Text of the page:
- The various inquiries into state capture are said to have cost a total of just under R300 million
- These funds cover a number of expenses, including witnesses' legal fees
- The process is slow, however, as these inquiries are investigative rather than prosecutorial
Over the last two years there have been four judicial inquiries into state capture.
In total, these commissions of inquiry are estimated to have cost the state over R297.1 million.
This includes funding for venues, logistics, salaries for those involved and, of course, the legal fees for witnesses.
According to fin24, the state paid Jacob Zuma's legal fees when he testified before the Zondo Commission several weeks ago.
The Zondo Commission has been the most expensive inquiry by a considerable margin, with total costs standing at R230 million, Briefly.co.za has gathered. The PIC Commission comes next at R5.5 million, then the SARS Commission at R8.8 million and lastly the Mokgoro Inquiry at R3.6 million.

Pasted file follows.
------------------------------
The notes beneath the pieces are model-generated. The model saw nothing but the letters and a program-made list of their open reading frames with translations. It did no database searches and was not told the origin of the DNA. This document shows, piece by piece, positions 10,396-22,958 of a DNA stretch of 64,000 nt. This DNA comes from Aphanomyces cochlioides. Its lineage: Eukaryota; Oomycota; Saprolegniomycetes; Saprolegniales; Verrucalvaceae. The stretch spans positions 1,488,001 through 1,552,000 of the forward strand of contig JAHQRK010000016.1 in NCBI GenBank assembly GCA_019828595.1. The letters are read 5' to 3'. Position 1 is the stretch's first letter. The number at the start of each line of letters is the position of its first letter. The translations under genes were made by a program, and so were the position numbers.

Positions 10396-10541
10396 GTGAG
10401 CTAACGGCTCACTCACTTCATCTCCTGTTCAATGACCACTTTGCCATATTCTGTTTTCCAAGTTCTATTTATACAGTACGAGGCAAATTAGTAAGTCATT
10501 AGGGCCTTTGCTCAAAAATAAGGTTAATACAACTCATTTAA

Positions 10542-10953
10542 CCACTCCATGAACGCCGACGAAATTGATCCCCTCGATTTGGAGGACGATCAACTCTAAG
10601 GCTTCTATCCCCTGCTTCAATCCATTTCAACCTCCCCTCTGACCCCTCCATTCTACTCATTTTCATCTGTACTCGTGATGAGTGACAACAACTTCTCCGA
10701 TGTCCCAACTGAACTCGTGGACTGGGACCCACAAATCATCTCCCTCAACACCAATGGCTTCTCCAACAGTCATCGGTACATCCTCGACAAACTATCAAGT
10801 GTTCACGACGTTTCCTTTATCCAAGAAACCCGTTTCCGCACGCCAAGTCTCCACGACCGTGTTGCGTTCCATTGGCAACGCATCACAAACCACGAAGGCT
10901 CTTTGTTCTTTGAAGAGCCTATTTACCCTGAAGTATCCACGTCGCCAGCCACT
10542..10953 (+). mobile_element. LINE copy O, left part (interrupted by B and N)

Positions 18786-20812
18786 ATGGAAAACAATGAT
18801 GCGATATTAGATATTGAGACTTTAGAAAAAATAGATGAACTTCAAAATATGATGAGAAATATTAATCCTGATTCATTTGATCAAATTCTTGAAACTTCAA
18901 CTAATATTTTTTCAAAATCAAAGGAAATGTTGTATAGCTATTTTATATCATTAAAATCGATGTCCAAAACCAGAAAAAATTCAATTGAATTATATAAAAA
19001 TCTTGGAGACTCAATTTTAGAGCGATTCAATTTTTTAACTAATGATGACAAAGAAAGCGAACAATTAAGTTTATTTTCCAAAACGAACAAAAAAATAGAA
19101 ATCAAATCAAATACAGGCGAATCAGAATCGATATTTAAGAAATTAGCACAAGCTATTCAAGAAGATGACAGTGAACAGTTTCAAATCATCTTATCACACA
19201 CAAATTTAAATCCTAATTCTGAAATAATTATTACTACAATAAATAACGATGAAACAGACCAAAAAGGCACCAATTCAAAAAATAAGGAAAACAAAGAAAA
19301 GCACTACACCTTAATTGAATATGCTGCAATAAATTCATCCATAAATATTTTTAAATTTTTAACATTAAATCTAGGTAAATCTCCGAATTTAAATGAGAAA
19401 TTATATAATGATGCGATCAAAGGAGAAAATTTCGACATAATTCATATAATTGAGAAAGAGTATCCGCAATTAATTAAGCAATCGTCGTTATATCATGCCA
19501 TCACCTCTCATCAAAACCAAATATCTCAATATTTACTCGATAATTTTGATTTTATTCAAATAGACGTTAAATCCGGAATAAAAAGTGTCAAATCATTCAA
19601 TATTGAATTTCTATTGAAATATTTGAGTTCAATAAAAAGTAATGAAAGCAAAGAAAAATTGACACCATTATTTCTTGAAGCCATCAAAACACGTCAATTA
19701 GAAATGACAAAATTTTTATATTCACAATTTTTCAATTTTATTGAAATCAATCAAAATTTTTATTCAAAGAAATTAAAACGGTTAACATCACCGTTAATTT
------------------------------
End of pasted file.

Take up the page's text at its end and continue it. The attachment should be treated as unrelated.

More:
Since they were established, these inquiries have dominated headlines and produced a series of revelations. However, many South Africans continue to wait in anticipation for these commissions to result in convictions for those implicated in state capture.
This process has been slow, as the inquires are investigate rather than prosecutorial in nature. Additionally, judges are not able to issue court orders but can only make recommendations to the president.
Some citizens' patience appears to be wearing thin, however. According to an online poll by Times Live, more than 55% of respondents said they doubted that any corrupt individuals would end up behind bars.
This poll is based on a small sample size and is not definitive, but it offers a glimpse into how some citizens feel about the commissions.
Enjoyed reading our story? Download BRIEFLY's news app on Google Play now and stay up-to-date with major South African news!